You may have heard of Twitter - if not, it is a microblogging platform that allows members to tell each other what they are doing and what they think. There was a huge buzz about twitter recently - made me create an account on twitter. I tried to post through the web interface - but that's not a very intuitive method. The IM method is much better - but it almost never works. So I ended up making another method - the CLI method. Or twittering using the Command Line.
Before going any further, let me say that this method is for Linux. You can use this method in windows as well - but you have to install the windows port for curl. Even if you manage to get this method to work on windows, most of the major advantages of this method will be lost.
One of the main feature of twitter is the fast publishing time. You type something into a text box and click submit - and the stuff is published. That's fast! The only problem is that you need to open a browser and type in the URL to get to that text box. I need something faster. The IM method is a bit faster - but it rarely works. This situation will change in the future - but I don't want to wait.
The fastest method I can think of is like this - I press a keyboard combination and an small text box opens up. I type in the status and press Submit and this application will post the data to the twitter site using the Twitter API. The only problem is there is no such application. That's when I decided to do something about it. Of course, I am too lazy to create an entire application for it - so I had to settle for the next best method - posting from a terminal.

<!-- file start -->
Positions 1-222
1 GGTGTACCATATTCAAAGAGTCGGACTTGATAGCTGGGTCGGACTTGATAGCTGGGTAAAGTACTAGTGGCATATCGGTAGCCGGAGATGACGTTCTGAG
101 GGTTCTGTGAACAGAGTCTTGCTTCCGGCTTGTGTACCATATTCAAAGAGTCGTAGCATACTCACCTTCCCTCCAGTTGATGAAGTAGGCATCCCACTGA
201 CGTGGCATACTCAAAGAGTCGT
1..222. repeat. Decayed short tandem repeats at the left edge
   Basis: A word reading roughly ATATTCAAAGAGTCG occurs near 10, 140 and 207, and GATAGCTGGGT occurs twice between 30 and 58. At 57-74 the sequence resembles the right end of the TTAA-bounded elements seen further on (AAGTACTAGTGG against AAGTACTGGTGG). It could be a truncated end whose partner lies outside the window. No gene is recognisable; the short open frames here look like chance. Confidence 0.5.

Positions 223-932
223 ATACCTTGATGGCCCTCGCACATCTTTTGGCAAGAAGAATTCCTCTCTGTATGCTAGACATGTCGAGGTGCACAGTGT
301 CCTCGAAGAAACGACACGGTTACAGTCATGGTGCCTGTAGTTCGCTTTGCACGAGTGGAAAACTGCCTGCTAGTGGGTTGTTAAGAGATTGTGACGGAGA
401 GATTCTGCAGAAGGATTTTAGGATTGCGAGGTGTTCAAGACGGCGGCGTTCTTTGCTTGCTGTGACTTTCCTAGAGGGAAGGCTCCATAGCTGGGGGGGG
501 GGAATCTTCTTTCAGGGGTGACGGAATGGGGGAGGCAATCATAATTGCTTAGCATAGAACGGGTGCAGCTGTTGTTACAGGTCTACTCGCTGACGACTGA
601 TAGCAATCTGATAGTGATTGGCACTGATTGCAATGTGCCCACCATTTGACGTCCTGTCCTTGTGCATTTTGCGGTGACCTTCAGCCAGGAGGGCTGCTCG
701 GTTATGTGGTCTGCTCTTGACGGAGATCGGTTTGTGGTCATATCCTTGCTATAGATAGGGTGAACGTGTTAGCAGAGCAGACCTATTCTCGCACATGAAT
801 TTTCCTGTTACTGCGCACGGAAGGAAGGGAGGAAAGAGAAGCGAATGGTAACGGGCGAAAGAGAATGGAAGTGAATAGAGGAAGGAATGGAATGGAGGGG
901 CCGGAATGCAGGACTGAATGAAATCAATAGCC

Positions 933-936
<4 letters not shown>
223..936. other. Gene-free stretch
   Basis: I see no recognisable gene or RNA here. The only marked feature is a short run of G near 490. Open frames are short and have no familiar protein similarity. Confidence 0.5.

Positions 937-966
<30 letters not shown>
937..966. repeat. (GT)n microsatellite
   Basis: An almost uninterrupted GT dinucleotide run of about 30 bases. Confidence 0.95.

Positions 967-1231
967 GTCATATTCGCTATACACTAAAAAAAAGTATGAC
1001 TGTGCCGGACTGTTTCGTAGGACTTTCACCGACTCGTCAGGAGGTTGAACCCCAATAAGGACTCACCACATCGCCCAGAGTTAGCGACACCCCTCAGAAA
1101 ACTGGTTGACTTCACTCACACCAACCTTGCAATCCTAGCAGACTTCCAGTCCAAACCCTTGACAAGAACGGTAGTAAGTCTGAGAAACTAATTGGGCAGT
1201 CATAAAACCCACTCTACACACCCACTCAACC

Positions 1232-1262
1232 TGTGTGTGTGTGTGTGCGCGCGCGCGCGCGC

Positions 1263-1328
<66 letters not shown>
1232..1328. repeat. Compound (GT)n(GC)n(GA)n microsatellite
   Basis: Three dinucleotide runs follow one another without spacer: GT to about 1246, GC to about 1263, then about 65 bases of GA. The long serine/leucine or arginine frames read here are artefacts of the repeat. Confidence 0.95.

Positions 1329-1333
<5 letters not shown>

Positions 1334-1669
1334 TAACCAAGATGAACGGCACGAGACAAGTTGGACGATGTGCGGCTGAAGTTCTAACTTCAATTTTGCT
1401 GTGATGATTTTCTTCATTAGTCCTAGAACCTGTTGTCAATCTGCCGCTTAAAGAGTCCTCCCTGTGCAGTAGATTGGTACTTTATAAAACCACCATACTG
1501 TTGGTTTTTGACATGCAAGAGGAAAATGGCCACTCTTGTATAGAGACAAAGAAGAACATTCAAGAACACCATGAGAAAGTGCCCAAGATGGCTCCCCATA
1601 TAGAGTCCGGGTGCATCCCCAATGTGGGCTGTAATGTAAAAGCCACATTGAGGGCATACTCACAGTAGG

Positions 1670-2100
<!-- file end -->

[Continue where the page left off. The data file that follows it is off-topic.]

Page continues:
Posting from a Terminal
I have configured my system to open the Terminal(konsole) when I press Ctrl+Alt+A. Now all I have to do is create a command, say, 'twitter' that will publish the command line arguments to the twitter site. My input will be something like this.
twitter "Using the CLI Twitter client"
That's fast enough for me.
To create the script, I took a look at the twitter API...
All of the methods (except for the public timeline) require user authentication via Basic Auth. The username is the email address you have stored on Twitter, the password, your password.
Updating your Twitter
Done with a HTTP POST using the "status" parameter. status=Walking the dog.
The simplest API I have ever seen.
After I saw that API, I realized that I don't need to do any coding to create the application - I just need to use the curl command. curl is a tool to transfer data from or to a server. All I have to do is execute this command...
curl --basic --user "<User>:<Password>" --data-ascii "status=<Twitter status>" "http://twitter.com/statuses/update.json"
In my case it will be
curl --basic --user "binnyva:******" --data-ascii "status=Using Twitter from command line" "http://twitter.com/statuses/update.json"
The Twitter Shell Script
But I don't think you would like to type all that everytime you want to twitter. So we have to put it into an executable file. Also, we have to modify the script to enable the support for command line arguments.
curl --basic --user "<User>:<Password>" --data-ascii "status=`echo $@|tr ' ' '+'`" "http://twitter.com/statuses/update.json"
Replace the <User> and <Password> with your twitter user id and password. Now save the text to a file called 'twitter' and give the file execute permission. Put this file in any folder in your path(like
Using Twitter CLI
Just call the command with your message as the argument - like this
twitter Writting Content for Bin-Blog about twitter. twitter "Using Twitter CLI"
For best results, enclose the message within quotes. This will prevent problems when using wild card characters like '?'
Before I leave, how many of my readers are twitter users? OK, you three - leave a comment with your twitter ID. By the way, I am binnyva.
Another thing - this script is thrown together in a very short time - is there a better, more foolproof way of doing this? If you know one, leave a comment.